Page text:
3.4. ESBL Production and ESBL-Related Genes

The difference in diameters between the inhibition zone of cefotaxime and cefotaxime plus clavulanic acid was < 5 mm for all induced isolates, except 5 derived from E4 (CAZ-5 to CAZ-9). The difference of the zone diameters for those 5 CAZ-induced isolates was ≥ 5 mm (Figure 3), which was an indication for ESBL production by those isolates. However, none of the tested ESBL-encoding genes were detected in ESBL-producing isolates.

Figure 3: Extended spectrum beta-lactamase (ESBL) production of isolates recovered after induction by cefalotin (a) or ceftazidime (b). Isolates at various generations are listed on the X-axis. Differences were calculated as diameter of the inhibition zone of ceftazidime plus clavulanic acid subtracted from their respective single discs. An isolate was designated an ESBL producer if the difference was > 5 mm.
3.5. Endotoxin Release

Endotoxin release increased with time (2, 4, 6, 8, and 10 h) for 2 treatment types and control (P < 0.0001). The amount of endotoxin released by CAZ-induced mutants differed from the parent E. coli isolates (P < 0.001). Therefore, CAZ at sub-MIC increased release of endotoxin from induced E. coli mutants when compared to parent strains (Figure 4). However, the amount of endotoxin released by CAZ mutants was not associated with generation of the isolate (P = 0.94). There was no difference in amount of endotoxin released at the same time point for CF-induced mutants compared to parent E. coli isolates (P = 0.70), nor did endotoxin release by CF-mutants vary by generation (P = 0.79). Therefore, CF at sub-MIC did not increase endotoxin release, compared to parent isolates, at any time point.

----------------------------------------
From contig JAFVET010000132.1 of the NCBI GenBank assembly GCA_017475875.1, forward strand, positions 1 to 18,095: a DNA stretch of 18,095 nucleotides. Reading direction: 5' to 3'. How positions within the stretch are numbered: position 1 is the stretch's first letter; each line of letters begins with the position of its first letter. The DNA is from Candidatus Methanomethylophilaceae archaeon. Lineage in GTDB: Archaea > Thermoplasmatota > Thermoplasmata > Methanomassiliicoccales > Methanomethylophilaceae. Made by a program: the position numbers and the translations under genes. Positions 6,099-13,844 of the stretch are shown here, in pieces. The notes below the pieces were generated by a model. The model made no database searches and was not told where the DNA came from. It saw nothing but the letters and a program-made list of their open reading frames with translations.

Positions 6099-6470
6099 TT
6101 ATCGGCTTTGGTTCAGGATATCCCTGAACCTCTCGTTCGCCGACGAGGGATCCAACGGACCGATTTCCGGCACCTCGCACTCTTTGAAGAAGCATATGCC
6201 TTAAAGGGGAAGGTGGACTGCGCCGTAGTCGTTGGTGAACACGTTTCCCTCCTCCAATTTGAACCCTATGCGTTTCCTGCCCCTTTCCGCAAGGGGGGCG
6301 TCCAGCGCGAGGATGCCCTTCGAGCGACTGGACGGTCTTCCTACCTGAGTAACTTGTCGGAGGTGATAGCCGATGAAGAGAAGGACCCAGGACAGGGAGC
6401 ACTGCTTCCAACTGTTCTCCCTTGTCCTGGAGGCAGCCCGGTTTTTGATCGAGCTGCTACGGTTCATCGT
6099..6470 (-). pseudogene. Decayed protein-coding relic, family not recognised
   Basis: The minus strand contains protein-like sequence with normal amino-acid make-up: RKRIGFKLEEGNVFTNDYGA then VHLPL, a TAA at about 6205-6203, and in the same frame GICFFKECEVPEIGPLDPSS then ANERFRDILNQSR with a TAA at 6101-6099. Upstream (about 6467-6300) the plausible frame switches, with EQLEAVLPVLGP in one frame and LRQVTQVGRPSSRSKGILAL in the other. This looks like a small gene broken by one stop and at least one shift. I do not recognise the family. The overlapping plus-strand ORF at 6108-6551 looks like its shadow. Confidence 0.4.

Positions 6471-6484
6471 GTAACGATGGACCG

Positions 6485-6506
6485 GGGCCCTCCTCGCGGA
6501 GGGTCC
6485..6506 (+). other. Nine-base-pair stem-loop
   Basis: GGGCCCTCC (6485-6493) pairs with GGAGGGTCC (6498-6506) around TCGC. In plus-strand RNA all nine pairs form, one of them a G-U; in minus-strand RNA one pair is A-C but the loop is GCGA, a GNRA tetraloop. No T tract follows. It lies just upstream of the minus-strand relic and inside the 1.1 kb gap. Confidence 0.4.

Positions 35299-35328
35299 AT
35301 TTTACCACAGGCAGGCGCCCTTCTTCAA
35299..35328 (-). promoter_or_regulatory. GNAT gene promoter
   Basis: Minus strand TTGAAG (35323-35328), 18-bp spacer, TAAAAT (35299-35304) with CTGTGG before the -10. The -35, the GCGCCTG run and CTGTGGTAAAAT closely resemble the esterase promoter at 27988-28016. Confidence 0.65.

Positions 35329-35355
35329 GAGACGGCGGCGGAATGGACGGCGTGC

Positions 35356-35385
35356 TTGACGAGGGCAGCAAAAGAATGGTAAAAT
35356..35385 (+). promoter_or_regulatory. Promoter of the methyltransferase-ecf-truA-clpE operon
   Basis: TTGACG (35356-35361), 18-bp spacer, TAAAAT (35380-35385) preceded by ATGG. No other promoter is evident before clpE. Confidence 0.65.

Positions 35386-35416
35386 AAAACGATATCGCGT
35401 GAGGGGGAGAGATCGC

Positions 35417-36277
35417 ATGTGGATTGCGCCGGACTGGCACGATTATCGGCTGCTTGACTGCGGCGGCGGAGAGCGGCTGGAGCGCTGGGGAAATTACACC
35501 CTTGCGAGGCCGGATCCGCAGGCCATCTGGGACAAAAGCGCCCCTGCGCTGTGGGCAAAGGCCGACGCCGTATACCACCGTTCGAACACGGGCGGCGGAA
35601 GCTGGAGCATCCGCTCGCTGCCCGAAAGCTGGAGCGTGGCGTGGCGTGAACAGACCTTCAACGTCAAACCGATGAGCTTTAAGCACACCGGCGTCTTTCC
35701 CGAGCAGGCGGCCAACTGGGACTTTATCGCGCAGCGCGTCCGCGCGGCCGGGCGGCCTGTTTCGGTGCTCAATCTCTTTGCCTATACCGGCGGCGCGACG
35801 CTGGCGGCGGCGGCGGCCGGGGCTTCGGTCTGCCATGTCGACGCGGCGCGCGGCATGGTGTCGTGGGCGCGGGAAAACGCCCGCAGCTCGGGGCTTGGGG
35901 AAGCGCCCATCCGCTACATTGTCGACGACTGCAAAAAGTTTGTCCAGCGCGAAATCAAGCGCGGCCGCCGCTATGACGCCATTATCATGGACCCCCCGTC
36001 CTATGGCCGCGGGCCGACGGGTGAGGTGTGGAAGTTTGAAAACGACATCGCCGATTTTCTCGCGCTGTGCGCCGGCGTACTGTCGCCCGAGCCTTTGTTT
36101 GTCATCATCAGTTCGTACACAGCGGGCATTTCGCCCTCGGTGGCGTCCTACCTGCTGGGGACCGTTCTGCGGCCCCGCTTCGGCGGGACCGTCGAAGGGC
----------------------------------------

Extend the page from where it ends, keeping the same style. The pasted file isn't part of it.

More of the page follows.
Figure 4: Endotoxin release of Escherichia coli isolates included in the study at various time points (0, 2, 4, 6, 8, and 10 h).

Both antibiotic type and incubation time were associated with endotoxin release (Table 5; Figure 4). All treatments followed similar release patterns over time, starting with a high rate of endotoxin release that plateaued after 6 h.

Table 5: Results of a linear mixed regression model for log endotoxin release (log of EU/mL) by Escherichia coli after exposure to cefalotin (CF) or ceftazidime (CAZ).

4. Discussion